Orchids can be tough to grow because their natural environment is a tree. While it’s possible to grow them outdoors in the warm summer months, many people grow them inside using pots or indoor flower beds. These flowers are delicate and require care to ensure they grow strong and remain healthy. A little extra work and planning can go a long way when working with orchids. Orchids typically fall into separate groups, determined by light and temperature requirements.
Plant orchids using peat moss, bark chips, perlite, coconut fiber or blue rock. Air flow among the root system is essential for these plants.
Repot orchids when you see new green shoots in the root system. Failing to do this can result in stunted or unhealthy plants.
Water orchids that have soft foliage more often and those with heavy foliage less often. The plants will also need less water in winter, when they grow less.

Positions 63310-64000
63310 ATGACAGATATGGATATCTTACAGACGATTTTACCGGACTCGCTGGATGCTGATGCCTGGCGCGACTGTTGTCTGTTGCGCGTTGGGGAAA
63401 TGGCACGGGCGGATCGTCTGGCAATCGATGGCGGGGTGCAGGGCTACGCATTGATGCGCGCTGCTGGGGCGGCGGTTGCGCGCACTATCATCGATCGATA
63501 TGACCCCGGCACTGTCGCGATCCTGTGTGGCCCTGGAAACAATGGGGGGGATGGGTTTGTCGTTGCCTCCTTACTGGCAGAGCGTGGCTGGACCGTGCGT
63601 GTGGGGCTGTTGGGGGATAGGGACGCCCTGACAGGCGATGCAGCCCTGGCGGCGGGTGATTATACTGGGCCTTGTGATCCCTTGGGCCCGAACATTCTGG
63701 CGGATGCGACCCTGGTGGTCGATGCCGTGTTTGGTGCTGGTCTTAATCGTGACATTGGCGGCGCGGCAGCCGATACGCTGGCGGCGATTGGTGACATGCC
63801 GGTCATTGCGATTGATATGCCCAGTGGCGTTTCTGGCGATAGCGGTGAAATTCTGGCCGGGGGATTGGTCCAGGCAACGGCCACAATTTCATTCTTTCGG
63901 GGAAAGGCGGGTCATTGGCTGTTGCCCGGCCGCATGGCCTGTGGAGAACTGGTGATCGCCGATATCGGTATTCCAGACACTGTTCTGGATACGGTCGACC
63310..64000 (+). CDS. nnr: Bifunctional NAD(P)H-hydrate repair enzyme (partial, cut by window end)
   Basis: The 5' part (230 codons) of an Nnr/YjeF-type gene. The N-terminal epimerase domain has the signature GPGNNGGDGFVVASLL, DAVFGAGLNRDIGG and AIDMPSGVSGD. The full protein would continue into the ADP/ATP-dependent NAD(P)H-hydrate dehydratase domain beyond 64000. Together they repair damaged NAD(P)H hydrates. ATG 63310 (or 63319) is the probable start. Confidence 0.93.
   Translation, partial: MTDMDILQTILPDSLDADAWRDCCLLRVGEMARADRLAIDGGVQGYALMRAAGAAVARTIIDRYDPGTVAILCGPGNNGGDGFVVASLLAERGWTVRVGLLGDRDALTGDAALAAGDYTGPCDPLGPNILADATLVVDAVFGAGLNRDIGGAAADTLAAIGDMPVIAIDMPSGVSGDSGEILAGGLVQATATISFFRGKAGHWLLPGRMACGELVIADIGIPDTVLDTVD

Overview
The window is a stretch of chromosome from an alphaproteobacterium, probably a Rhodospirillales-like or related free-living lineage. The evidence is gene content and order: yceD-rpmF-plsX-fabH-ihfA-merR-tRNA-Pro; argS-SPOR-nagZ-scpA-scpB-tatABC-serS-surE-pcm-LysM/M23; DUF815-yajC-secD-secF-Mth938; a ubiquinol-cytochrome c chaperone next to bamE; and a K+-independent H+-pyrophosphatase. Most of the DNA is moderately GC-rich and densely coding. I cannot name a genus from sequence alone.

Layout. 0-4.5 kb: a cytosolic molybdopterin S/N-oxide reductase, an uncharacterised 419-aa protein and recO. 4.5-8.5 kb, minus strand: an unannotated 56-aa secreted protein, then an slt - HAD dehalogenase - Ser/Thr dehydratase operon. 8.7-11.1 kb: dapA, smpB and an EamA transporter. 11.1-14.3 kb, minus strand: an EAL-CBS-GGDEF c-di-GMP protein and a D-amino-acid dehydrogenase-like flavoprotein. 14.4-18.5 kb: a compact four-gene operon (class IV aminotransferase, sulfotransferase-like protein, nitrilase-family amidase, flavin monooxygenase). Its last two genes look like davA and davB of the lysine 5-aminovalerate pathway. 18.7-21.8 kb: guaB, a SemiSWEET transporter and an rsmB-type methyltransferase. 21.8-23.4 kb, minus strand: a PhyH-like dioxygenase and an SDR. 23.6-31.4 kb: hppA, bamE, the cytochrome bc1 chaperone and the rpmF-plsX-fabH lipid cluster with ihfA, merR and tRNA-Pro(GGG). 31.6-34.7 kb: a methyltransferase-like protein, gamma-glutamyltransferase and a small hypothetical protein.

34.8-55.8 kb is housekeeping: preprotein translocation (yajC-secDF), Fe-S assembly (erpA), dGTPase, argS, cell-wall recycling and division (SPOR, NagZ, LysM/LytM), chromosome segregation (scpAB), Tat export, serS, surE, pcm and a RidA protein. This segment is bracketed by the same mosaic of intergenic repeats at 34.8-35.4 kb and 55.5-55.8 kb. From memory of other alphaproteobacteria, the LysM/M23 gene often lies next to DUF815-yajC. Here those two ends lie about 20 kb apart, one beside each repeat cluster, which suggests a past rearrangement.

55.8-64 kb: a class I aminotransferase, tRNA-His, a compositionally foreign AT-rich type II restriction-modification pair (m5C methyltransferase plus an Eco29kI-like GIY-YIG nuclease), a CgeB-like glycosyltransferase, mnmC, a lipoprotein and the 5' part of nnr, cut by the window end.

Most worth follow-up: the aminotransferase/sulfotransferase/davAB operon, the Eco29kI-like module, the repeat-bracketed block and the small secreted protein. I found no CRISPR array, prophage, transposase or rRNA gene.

Fertilize orchids once or twice a month with appropriate material for the plant. Another option is to dilute fertilizer to 1/4 strength and fertilize the plants weekly.
Review orchid leaves to determine if they are receiving enough light. Light to medium green is an indicator of sufficient light, while pale or yellowish-green leaves mean too much light.
Maintain a temperature range of 65 to 75 degrees Fahrenheit.
Mist orchid plants in the morning to maintain humidity. This may be unnecessary if you have other successful plants growing in the same area.
Air circulation is important for growing orchids. A small fan or open window in the room with orchids helps to maintain temperature and humidity levels.
Common pests for orchids include aphids, mites, scales or mealy bugs. Chemical sprays are often available for these problems.